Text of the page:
5. xyllion

    xyllion Commercial User

    Jan 14, 2003
    San Jose, CA, USA
    Owner, Looperlative Audio Products
    This is very true. Noise is related to resistance and that is something FETs are known for. I would not recommend doing a discrete design as a first project. Op amps actually do a great job if you spend the time to find the ones that offer low noise at the lowest available current draw.
     
  6. BillyB_from_LZ

    BillyB_from_LZ Supporting Member

    Sep 7, 2000
    Chicago
    Bob, there was a thread about this very subject a while back...low noise, low current draw and packaging were the main concerns...

    Back in the late '70s, early '80s a friend of mine designed the dB Flamethrowing preamp (dB are his initials) using one FET from Radio Shack.

    I'm including the schematic. It was originally designed for guitar but do with it as you please (the patented part is a private joke).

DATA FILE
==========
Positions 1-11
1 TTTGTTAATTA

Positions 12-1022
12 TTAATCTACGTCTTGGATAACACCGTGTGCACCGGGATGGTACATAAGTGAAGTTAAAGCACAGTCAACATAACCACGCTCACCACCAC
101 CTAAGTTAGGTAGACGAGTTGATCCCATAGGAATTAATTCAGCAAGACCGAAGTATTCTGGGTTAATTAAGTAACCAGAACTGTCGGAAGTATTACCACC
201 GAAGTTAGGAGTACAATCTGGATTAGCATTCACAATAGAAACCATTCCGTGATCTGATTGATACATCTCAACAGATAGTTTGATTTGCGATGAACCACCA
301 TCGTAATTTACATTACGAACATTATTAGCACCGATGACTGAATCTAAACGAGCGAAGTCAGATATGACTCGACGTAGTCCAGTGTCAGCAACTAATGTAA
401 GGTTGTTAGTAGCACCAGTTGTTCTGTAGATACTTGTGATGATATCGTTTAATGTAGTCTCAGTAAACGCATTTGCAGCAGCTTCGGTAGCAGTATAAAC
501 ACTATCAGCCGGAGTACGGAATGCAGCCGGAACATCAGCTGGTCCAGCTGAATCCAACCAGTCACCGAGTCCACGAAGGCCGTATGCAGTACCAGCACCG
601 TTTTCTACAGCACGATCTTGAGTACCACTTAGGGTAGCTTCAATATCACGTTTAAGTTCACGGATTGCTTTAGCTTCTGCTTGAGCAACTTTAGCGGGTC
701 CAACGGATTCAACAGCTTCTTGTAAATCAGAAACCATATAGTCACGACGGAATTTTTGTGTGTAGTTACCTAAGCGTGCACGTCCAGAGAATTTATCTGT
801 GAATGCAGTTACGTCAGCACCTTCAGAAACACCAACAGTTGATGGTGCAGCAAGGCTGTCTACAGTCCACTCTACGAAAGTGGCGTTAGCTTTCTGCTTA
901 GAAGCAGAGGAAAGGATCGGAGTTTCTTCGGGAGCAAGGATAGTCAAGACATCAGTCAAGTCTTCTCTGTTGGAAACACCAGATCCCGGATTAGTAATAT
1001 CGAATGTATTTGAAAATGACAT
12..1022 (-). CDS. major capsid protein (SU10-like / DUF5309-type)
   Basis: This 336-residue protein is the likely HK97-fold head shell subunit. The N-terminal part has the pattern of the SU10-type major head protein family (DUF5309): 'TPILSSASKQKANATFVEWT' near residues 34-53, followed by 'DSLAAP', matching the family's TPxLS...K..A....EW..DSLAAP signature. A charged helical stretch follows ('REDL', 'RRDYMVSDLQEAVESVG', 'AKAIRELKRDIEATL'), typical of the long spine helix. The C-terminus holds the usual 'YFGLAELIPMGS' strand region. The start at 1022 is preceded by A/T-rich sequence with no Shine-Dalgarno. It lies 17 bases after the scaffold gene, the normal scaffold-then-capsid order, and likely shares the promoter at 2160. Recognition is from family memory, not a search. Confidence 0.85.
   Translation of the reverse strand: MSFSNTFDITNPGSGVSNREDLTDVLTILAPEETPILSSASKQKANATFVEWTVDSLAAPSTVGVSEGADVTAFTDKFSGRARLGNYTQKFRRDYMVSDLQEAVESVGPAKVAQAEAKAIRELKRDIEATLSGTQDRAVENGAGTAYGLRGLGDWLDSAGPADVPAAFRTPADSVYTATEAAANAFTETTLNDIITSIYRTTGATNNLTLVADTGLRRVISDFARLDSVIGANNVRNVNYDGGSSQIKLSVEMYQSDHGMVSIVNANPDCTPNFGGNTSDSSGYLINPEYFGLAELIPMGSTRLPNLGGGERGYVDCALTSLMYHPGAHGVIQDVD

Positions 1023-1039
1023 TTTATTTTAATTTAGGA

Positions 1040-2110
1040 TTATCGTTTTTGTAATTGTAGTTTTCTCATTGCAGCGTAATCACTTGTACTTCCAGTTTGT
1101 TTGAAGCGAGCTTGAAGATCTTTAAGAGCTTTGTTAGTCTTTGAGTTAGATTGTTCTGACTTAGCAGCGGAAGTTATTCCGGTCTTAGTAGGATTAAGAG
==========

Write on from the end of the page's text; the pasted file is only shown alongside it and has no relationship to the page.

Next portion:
7. A9X

    A9X

    Dec 27, 2003
    Sinny, Oztraya
    That will work, but you don't need the 1uF cap or the 470k resistor at the input.

    I agree with xillion that FETs generally love current to sound their best, and that's where the problem lies; you need the current for sonics and low noise, but increased current means decreased battery life. Discrete preamps can sound excellent, but can be a lot of work to get sounding right. For a first project, I'd suggest opamps.

    Or, you could do like I do; design for best sonics, irrespective of current requirements, and use an external supply to power it. No battery issues then either, 'cos if my external supply has failed, the entire rig will be down.
     
  8. xyllion

    xyllion Commercial User

    Jan 14, 2003
    San Jose, CA, USA
    Owner, Looperlative Audio Products
    I've often thought that to be a good solution. Look at Alembic. That is the approach that they take with the Series I and Series II electronics. The down side is that you then have a custom bass that you can't plug in to another person's rig.